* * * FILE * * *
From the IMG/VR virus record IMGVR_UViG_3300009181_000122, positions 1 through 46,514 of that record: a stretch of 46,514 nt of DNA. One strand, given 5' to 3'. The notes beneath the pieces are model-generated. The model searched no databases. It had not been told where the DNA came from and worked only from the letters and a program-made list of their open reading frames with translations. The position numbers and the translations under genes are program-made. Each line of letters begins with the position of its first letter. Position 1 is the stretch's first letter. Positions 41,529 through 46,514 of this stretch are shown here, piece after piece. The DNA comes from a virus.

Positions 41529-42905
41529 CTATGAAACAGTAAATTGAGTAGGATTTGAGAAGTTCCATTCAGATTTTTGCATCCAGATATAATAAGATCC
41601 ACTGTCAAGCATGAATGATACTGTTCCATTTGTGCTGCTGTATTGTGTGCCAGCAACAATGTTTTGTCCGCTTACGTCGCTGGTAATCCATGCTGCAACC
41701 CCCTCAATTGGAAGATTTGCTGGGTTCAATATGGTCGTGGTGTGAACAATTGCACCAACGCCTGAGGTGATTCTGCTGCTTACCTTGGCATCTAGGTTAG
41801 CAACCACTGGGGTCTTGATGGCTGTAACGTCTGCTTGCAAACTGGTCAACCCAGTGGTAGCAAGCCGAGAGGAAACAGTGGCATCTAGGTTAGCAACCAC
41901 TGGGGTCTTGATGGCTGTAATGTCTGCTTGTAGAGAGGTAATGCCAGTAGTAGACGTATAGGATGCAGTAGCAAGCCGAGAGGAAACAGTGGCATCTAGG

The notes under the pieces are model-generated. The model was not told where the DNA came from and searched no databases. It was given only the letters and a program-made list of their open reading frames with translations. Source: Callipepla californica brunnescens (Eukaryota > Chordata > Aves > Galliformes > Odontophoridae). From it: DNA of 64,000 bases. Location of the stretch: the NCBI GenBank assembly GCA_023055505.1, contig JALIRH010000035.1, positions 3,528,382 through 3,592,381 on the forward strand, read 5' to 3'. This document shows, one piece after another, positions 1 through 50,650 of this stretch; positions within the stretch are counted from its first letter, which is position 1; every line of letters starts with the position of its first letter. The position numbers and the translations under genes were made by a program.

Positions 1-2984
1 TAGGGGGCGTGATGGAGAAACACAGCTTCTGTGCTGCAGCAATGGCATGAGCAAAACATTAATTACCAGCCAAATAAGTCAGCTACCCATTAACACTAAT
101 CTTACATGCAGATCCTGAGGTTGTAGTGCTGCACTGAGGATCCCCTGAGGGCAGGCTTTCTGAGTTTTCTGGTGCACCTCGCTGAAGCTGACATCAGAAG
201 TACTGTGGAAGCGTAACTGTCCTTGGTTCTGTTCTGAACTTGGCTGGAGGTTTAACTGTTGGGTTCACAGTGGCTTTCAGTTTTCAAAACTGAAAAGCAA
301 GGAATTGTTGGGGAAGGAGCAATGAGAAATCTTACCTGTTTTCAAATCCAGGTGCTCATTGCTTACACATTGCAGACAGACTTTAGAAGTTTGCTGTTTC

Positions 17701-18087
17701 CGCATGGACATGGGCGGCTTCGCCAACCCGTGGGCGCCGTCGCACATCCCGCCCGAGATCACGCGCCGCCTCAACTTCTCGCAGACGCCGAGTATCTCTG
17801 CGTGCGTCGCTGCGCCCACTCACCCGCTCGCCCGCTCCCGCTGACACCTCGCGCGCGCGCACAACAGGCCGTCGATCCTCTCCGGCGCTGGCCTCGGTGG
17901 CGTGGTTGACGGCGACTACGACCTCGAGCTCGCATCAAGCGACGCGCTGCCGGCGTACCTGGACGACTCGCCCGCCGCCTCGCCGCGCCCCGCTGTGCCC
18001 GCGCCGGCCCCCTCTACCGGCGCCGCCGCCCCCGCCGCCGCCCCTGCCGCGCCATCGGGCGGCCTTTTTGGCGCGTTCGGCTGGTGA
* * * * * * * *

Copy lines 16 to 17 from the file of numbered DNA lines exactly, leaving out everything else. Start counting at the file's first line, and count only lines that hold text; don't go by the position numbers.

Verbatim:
17801 CGTGCGTCGCTGCGCCCACTCACCCGCTCGCCCGCTCCCGCTGACACCTCGCGCGCGCGCACAACAGGCCGTCGATCCTCTCCGGCGCTGGCCTCGGTGG
17901 CGTGGTTGACGGCGACTACGACCTCGAGCTCGCATCAAGCGACGCGCTGCCGGCGTACCTGGACGACTCGCCCGCCGCCTCGCCGCGCCCCGCTGTGCCC